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Citizens’ Assemblies: Ireland

A group of Irish citizens are brought together to consider important policy issues in Ireland

June 3, 2023
Author: Paula Sevilla Núñez

Since 2016, the Citizens’ Assembly—chosen to reflect Irish society in terms of age, gender, social class and regional spread—serves to incorporate citizens’ views into policymaking and provide the government with the public’s opinion and demands on certain key issues. The Assembly has explored issues like abortion, climate change, aging, gender equality, and fixed-term parliaments.

The Citizens’ Assembly (“Assembly”) is composed of 99 randomly selected people from the Irish electoral register; it ensures that the group reflects Ireland’s age, gender, social class, and regional makeup. A chair is elected by the government, and can be an academic or a public figure. An Expert Advisory Group organizes discussions with experts on the issues discussed, and submissions from the general public and civil society are allowed (the author could not locate information on how the Expert Advisory Group is formed). All meetings are live streamed, and all relevant documents including decisions and recommendations are available online in the official website.1

Members of the Assembly meet for about 12 weekends over 18 months in Dublin, in a space selected through public procurement. Meetings usually include opening remarks from the chair, inputs from experts and presentations from civil society and advocacy groups, and deliberation by the members where they consider the submissions, ask questions, and participate in roundtable discussions with the support of facilitators. Following the discussions, the Assembly votes on the recommendations to be presented to the Parliament. At the end of each issue discussed, the Assembly drafts a report where it outlines the recommendations to the Irish Parliament. After the submission of the reports, a debate may be arranged in Parliament on implementation.2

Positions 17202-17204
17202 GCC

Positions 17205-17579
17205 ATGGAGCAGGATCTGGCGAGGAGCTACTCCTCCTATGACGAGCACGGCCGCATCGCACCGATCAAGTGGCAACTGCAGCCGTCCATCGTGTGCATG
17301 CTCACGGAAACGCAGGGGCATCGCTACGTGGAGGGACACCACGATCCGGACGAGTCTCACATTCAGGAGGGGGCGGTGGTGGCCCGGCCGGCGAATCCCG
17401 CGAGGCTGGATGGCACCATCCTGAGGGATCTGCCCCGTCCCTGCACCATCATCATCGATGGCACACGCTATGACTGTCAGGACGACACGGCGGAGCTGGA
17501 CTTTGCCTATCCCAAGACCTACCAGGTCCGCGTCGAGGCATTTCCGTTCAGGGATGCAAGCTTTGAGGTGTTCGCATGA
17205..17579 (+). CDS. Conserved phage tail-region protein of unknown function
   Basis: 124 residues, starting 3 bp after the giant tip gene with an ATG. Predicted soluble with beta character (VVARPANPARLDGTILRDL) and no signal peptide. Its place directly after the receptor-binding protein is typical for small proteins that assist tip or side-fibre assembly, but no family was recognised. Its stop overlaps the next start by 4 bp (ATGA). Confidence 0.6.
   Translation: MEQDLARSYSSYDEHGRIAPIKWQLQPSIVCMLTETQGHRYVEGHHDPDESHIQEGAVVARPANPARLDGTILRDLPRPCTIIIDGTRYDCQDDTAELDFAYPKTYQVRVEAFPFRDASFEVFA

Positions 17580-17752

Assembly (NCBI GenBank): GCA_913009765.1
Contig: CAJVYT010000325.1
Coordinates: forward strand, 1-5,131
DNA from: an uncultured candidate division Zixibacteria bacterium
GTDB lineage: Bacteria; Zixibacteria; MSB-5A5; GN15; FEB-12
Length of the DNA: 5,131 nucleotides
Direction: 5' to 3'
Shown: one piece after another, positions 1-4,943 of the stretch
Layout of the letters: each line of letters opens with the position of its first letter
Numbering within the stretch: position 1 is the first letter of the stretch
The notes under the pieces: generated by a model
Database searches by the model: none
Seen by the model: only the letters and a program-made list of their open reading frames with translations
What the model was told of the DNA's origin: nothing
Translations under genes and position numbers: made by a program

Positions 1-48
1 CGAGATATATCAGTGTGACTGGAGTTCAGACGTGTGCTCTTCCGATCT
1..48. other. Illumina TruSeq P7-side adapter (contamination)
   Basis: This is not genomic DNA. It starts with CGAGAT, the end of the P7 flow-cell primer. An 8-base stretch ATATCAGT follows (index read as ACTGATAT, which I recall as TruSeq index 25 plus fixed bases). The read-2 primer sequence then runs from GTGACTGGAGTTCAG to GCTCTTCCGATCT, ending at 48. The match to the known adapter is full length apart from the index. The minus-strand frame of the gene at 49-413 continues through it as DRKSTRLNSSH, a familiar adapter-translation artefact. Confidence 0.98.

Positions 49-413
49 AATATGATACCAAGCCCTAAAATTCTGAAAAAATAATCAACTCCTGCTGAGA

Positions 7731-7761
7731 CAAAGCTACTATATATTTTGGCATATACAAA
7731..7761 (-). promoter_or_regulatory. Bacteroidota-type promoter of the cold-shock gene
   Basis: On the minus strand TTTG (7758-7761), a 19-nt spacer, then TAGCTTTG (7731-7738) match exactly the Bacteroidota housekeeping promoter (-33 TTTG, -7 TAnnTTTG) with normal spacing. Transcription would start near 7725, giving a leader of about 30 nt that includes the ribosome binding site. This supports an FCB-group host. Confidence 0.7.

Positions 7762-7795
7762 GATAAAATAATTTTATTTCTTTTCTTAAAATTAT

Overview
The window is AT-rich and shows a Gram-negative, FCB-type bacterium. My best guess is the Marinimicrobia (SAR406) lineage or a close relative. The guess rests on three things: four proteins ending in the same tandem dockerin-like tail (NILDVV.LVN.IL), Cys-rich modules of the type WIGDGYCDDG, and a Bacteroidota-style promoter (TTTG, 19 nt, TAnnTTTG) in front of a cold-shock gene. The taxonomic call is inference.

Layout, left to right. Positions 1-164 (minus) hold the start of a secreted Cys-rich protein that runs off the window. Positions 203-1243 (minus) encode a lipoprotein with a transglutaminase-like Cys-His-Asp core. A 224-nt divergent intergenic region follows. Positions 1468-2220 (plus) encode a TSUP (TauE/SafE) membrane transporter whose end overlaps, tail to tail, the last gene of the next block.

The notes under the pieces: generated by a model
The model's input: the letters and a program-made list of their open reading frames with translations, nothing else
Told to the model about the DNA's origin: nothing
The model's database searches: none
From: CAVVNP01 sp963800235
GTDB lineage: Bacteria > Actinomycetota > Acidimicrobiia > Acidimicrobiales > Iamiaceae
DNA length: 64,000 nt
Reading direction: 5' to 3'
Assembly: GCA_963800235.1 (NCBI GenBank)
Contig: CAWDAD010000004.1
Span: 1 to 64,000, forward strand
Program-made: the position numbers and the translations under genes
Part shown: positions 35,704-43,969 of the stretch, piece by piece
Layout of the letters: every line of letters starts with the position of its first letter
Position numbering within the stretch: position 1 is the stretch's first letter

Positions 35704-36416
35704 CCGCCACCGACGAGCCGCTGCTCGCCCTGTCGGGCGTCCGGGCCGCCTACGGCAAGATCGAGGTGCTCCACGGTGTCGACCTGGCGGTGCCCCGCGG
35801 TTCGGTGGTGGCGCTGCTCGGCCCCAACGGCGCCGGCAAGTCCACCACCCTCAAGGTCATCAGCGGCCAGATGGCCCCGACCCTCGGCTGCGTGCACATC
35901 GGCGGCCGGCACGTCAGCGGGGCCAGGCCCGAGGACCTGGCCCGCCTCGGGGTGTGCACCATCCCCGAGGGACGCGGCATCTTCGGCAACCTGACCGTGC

The Citizens’ Assembly in Ireland was inspired by a pilot program, “We the Citizens,” established in 2010, and the subsequent Constitutional Convention in 2012 that led to a public referendum on legalizing gay marriage. Following these successes, the Citizens’ Assembly was established following the general election in 2016.3

The first iteration of the Citizens’ Assembly took place between 2016 and 2018, during which members discussed issues of abortion, aging, referenda, fixed-term parliaments, and climate change. Another Citizens’ Assembly was established in 2020-21 to address issues of gender equity, and subsequently in 2022-23 on the topics of biodiversity loss and the local government structures for Dublin.


Members of the Assembly are not paid for their work, but were reimbursed for expenses incurred and a contribution towards childcare. Aside from salary and office administration costs for the Assembly, its organization involved recruitment, research, broadcasting, advertising, and legal support costs. These most amounted to about EUR 1.25 million (USD 1.49 million) for the 2020-21 Assembly.


The Citizens’ Assembly has been a particularly useful tool to demonstrate public support for measures that might have been considered too controversial or risky by Parliament. Some of the issues addressed have included abortion, aging populations, fixed-term parliaments, referenda, climate change, and gender equality.

Most notably, the first Assembly recommended a referendum to remove the Eighth Amendment from the Constitution, which was organized the following year and passed by a majority of 66.4 percent, allowing abortion to be legalized. The Assemblies have also seen public support, with the first iteration receiving over 15,000 submissions from the general public across all topics. Actions on other issues have included the creation of a Joint Committee on Climate Action and the elaboration of a government action plan on climate change.4

The Citizens’ Assembly, which continues to operate, has been lauded for allowing advances in agendas previously considered politically controversial, and studies have demonstrated public support towards the process. The cross-party support for the Assembly, as well as the use of trained facilitators and the participation of experts have been noted as factors for its success. Its experience has served as inspiration to multiple departments and agencies, including the National Dialogue on Climate Action, and has also been replicated in other countries like Germany and Belgium.5

Certain drawbacks to the Assembly include the large, unpaid time commitment required from participating citizens, which has resulted in some of those selected dropping out of the process, particularly women with child caring responsibilities. Furthermore, public engagement with Citizen Assemblies still remains skewed towards those with further education and higher-incomes.6